The Himalayan Mountains span the countries of Pakistan,
India, Nepal, and Tibet
The Indian plate is converging with the Eurasian plate,
creating the Himalayas
The path traveled by the Indian plate over the last
100 million years
Side-view of the Indian-Eurasian collision, producing
Side-view of continent-continent convergence
Orogeny of the Himalayan Mountains
The Himalayan Mountains are some of the most beautiful
features of nature and are today home to many different groups of people.
The mountains span the countries of India, Nepal, Pakistan, and Tibet
in South Asia and are the location of the tallest mountains in the world.
The Himalayan Mountains, however, have not always been the natural wonder
that they are today. 100 Million years ago, in fact, the whole Indian
sub-continent, sans Himalayas, was its own island.
Farming the slopes of the Himalayas, Nepal
How the Himalayas
The present-day continental formations on the world are, geologically
speaking, relatively recent formations. 250 Million years ago, the continents
were part of one giant super-continent, called Pangea. Due to plate
tectonics, the crustal plates of the earth moving independently, pushing
and pulling into one another and creating constant geologic activity,
the continent of Pangea was ripped apart. The new continents slowly
spread around the world creating the continents and oceans that we know
today. As a part of this ripping apart, the Indian plate broke off from
the bottom of Pangea and began to move northward, toward the larger
Eurasian plate. India charged across the ocean at a rate of 10 –
15 cm/ year, an unusually fast rate for crustal plates. Over the next
several million years, the movement of the Indian plate slowly closed
the Tethys ocean that had separated India from Eurasia.
Approximately 55 million years ago, the Indian plate was heading steadily
for the Eurasian plate, and approximatley ten million years ago crashed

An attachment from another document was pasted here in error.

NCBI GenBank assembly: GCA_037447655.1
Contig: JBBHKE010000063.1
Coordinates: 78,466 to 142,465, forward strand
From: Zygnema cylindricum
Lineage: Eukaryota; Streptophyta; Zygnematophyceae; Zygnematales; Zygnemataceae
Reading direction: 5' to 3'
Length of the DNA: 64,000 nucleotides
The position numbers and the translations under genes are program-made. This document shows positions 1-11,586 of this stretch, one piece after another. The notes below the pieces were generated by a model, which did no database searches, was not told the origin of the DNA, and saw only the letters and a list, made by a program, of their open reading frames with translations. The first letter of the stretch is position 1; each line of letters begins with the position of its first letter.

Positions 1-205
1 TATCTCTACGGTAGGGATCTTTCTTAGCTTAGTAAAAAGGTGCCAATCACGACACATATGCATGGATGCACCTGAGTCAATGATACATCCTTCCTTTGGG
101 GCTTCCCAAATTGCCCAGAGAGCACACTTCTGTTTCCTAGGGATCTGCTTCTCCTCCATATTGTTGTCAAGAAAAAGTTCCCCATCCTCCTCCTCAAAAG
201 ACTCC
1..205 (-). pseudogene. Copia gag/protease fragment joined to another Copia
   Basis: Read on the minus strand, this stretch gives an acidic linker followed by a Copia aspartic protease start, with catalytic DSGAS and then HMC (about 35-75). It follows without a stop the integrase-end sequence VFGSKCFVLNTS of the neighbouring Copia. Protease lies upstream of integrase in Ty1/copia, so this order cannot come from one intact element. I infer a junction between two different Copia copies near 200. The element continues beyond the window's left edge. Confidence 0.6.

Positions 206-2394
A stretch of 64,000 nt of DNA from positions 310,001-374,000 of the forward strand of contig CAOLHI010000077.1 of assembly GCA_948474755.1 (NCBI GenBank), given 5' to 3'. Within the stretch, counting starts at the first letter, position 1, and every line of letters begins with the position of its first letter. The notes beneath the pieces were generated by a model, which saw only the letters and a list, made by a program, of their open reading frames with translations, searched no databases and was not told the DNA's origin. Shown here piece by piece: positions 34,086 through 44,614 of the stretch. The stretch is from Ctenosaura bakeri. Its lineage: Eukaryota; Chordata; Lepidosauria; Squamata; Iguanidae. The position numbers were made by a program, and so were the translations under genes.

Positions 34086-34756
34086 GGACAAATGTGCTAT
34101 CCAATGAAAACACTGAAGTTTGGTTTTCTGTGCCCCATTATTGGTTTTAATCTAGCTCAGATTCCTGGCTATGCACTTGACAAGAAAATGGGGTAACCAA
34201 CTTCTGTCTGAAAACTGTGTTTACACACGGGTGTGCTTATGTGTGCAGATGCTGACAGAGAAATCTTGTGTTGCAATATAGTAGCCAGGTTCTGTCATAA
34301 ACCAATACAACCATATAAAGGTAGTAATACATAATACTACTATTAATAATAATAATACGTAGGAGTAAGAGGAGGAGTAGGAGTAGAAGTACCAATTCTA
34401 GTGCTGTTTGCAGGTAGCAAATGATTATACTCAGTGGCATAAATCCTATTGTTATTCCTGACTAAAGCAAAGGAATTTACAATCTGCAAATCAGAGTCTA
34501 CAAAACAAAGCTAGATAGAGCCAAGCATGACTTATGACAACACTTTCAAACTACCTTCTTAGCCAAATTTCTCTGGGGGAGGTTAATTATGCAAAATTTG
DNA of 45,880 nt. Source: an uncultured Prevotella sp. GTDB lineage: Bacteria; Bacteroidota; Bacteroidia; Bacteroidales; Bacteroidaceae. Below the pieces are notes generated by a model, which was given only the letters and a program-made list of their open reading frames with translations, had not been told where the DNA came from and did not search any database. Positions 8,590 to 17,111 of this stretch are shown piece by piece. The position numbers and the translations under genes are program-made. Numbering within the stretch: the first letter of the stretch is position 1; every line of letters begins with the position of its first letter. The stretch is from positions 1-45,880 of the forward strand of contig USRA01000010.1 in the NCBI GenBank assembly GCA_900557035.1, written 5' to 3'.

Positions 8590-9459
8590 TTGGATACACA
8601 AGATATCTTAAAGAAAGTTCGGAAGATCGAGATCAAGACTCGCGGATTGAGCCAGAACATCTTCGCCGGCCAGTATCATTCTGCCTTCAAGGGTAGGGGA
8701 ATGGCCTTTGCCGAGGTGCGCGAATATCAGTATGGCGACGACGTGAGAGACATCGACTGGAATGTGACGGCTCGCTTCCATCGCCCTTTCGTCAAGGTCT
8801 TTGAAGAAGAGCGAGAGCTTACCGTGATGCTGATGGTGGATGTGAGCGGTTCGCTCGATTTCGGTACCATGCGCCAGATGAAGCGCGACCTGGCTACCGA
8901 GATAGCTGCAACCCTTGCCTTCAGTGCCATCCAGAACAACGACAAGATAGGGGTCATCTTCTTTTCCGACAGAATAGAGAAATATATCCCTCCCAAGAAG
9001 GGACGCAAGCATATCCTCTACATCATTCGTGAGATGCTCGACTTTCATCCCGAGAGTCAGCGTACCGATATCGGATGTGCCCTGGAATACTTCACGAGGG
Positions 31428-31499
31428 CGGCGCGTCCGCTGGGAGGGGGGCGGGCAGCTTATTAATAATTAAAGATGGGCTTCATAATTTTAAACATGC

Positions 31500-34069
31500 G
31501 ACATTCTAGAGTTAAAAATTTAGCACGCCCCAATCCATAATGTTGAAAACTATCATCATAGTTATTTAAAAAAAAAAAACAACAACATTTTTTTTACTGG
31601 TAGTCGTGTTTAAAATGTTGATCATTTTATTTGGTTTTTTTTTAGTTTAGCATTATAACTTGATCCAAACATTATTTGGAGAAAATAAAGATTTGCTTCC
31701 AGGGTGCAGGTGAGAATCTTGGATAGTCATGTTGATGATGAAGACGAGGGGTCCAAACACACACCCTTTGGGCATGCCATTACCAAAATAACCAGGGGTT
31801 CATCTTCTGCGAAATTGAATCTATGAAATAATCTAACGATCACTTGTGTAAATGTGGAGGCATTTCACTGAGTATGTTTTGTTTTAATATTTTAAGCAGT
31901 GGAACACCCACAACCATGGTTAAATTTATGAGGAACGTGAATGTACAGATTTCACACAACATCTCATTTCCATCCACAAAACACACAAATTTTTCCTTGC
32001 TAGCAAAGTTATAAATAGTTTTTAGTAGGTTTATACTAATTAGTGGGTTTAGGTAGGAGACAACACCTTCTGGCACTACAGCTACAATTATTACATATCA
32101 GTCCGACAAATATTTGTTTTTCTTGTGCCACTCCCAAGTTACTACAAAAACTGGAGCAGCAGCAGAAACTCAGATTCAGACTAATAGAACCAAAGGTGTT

into it (see diagrams at right). The oceanic crust portion of the plate
broke off, and, due to a greater density, was subducted underneath Eurasia
and incorporated back into the mantle. The continental crust portion
of the plate, however, is less dense. Therefore, it would not easily
subduct beneath the greater plate. As a result, the two continents continued
crashing into each other, with neither able to sink below the other.
This collision is what created the Himalayan Mountain belt. The continental
crust here is buckling and piling on top of each other to create the
largest mountains on the world today. The Himalayan orogeny took between
40 and 60 million years, and is still continuing.
The crust beneath the Himalayan Mountains is between 60 and 780 km thick.
This is nearly twice as thick as continental crust over the rest of
the world. This thick crust forms what is termed a ‘crustal root’.
This root protrudes downward into the mantle and is important for mountains
because the buoyancy of the root allows the mountains to achieve their
Sunrise in the Himalayas
- View from Poone Hill, Nepal
of the Himalayas
The Indian plate is continuing to crash into the continent of Asia.
This is happening at an average rate of 2 cm/year, or 2 meters in the
next century. The result of this continuing geologic change is periodic
earthquakes in the Himalayas from accumulated energy from collision
and the continuing growth of the mountains. It is unlikely, however,
that the mountains will rise much farther. At present, the peak of Mount
Everest, the tallest mountain in the world, is 29,029 feet (8,848 m)
above sea level. Although the collision between India and Asia is continuing,
erosive forces are also working on the mountain and wearing down the
peaks. In addition, as the mountains continue to rise, their massive
weight bears down on the crustal root and the rock that is buried in
the crust. As this rock as pressed down into the mantle, it begins to
melt and flow slowly, and can be squeezed out to the side, causing the
mountain to collapse lower.
Global Positioning Systems (GPS) have been important
to the geologic research involving plate tectonics and the India-Eurasia
collision. It is GPS data that tell us how quickly the geologic change
is happening. Using this data, several theorists have put forth that
in the next 10 million years, India will plow forward another 150 -
200 km, roughly the width of the country of Nepal. This means that in
10 million years, Nepal as we now know it may no longer exist due to
the powerful geologic forces of our earth. Several scientists also believe
that the Himalayan region is due for some very powerful earthquakes
to relieve the stress created by collision on the Himalayan arc. It
is believed that a large earthquake in this region poses a serious threat
for over 50 million people.
Mt. Dhaulagiri (above), Mt. Everest (above, right)
Mt. Kanchenjunga (above), Mt. Machhapuchhre (above, right)
To see more pictures from my trek through the Himalayan
Pictures not referenced via links to original website
were taken by Marissa Pine, December, 2001
Creation/revision date: 20 March, 2003